As one of two brand new Sidgwick and Sanders productions playing at the Edinburgh Fringe this year, Plague is a funny, family-friendly musical, set during what was the most famous pandemic in history...! Back in 1348, village residents soon find themselves becoming divisive when figuring out how to manage the threat (sound familiar?).
As one of the leading cast members, and part of the Turnip family, Sophie Massa has told us a bit more about the piece.
What can audiences expect from Plague?
Plague is a light-hearted comedy musical, but has some moments of serious drama in there too, as the people of Bogsfield come head to head. You will laugh, you might cry, and you will definitely feel uplifted by the end of it!
Can you tell us a little more about the characters we will meet, and how have you brought yours to life?
The story is filled with weird fun characters, and has pretty much every character that you might see in a medieval village! Baker, priest, headman, tailor… and root vegetable farmers! My character is a turnip farmer, who lives and works with her family, the Turnips. Bringing our characters and the village to life involved a lot of reenacting market scenes, making sure we developed the relationships in the village, and understanding what our opinions would be when it comes to battling the plague!
What does the music in the show bring?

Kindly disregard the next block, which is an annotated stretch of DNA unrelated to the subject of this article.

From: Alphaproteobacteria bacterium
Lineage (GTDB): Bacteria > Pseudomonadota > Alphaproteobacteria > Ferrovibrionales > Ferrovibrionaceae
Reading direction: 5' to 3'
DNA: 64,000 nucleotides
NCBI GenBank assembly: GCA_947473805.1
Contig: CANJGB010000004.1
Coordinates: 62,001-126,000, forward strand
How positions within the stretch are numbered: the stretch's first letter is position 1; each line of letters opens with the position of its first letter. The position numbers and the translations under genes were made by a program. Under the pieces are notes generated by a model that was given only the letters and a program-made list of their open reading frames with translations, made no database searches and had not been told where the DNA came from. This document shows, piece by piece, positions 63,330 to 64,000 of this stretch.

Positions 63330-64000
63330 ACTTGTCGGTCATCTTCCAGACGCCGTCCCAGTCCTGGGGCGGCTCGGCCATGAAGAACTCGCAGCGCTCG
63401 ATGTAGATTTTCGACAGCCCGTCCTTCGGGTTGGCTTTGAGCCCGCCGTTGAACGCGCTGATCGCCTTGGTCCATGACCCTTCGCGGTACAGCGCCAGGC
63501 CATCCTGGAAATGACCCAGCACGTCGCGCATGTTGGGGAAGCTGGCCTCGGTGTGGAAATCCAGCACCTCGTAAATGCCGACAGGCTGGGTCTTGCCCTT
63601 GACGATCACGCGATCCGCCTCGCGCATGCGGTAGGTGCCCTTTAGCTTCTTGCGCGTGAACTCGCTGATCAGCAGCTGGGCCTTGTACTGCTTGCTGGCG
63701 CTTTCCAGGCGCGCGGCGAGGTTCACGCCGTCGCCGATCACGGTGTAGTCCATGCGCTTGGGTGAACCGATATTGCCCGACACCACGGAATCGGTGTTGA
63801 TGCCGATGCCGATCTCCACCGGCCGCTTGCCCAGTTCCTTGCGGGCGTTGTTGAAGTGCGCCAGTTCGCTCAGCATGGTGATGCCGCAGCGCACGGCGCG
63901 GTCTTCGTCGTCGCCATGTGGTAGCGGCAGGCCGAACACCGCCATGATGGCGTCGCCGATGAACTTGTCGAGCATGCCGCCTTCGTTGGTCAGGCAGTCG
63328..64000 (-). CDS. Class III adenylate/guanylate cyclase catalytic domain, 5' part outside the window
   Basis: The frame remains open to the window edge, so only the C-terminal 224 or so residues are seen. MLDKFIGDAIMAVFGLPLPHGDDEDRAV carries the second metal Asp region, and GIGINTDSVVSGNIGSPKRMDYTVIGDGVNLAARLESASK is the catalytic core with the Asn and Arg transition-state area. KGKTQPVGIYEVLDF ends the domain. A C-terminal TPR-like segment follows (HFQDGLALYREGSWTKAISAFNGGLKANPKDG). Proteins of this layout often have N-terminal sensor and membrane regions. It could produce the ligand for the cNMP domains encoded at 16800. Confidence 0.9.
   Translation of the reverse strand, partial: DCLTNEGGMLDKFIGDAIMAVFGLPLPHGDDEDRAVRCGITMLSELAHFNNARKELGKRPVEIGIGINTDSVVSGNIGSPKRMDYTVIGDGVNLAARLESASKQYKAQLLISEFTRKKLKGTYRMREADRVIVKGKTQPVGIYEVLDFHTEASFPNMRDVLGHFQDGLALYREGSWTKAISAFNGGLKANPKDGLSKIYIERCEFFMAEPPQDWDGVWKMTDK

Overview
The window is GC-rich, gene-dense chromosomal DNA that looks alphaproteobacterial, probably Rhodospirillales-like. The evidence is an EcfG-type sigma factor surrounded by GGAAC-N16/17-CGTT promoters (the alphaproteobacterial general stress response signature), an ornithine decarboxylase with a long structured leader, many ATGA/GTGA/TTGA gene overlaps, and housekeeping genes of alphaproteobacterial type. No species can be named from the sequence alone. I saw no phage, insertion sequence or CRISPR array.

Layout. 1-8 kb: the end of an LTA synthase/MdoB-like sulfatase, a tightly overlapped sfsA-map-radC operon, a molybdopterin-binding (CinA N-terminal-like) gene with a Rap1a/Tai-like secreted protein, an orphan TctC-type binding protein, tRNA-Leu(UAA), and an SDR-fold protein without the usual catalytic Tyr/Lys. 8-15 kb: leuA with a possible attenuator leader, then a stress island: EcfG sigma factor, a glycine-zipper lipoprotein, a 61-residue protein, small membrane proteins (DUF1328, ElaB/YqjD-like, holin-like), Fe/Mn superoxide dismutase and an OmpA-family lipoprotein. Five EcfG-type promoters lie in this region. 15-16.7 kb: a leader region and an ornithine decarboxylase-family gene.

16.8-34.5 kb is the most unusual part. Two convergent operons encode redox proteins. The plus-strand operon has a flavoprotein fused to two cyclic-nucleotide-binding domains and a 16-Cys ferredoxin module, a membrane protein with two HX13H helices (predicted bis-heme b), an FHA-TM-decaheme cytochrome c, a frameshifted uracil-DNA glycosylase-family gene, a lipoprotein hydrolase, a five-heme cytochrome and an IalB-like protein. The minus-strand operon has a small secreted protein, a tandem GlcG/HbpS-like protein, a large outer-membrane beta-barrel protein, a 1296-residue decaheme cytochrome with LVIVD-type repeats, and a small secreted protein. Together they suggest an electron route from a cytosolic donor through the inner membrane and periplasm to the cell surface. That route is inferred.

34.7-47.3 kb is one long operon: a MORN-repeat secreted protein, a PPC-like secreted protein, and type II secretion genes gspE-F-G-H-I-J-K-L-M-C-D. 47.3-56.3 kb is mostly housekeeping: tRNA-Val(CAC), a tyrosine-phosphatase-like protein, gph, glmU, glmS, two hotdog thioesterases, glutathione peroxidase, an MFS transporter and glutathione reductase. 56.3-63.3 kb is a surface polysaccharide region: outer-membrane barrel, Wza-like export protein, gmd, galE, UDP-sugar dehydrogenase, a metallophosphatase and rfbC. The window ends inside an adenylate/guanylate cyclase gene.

There is definitely a folky, medieval feel to the music, but there is a variety of songs to take the audience on the journey with the characters. For example, the drama and conflict of ‘Walls’ contrasts with the rowdy, upbeat feel of ‘Weirdo in the Wood’, which is set in the village tavern. The songs are really catchy and tell the story really well.
Do you think the humour of the piece has been enriched by our own experiences of a pandemic and is now more relatable, and how has the show developed because of this?
There are definitely elements of this show that have been enriched by our own experiences. I think that both the audience and cast can relate to what the characters are experiencing - we can bring an understanding of the seriousness of the situation, and the hope that there will be a way to help! Some of the situations the characters find themselves in are more relatable post-covid, despite the fact that the best ways to deal with the plague are very different to the most recent pandemic.
How do you ensure that the presentation appeals to a wide demographic of people, if the piece is designed for all the family?
The stage presentation is visually impressive - the set represents the medieval village of Bogsfield with hustle and bustle and a variety of vibrant characters. The vibrancy of the village (before the plague enters!) is represented through bright costumes, exciting dance routines and some silly moments too! The ‘Black Death’ itself is represented brilliantly through dance and movement. There are also a few twists in the musical that can’t be revealed…but they certainly make it an interesting show!
Can you give us a little taste of the script, or comedy to be encountered- perhaps your favourite part?
I can’t reveal my absolute favourite part of the musical…so you will have to watch the show to see it! However, I love the the three modern-day ‘experts’, who are removed from the main story, but comment on the action throughout the show. Their comments (often made in song!) are absolutely hilarious and the three different characters work so well together.
How would you summarise the show in 5 words?
Catchy, uplifting, heartfelt, humorous… and a bit silly!
Many thanks to Sophie for answering about your show, and hope you're having a fantastic run!
Tickets can be bought here:
Additional thanks to James Sidgwick for coordinating this interview.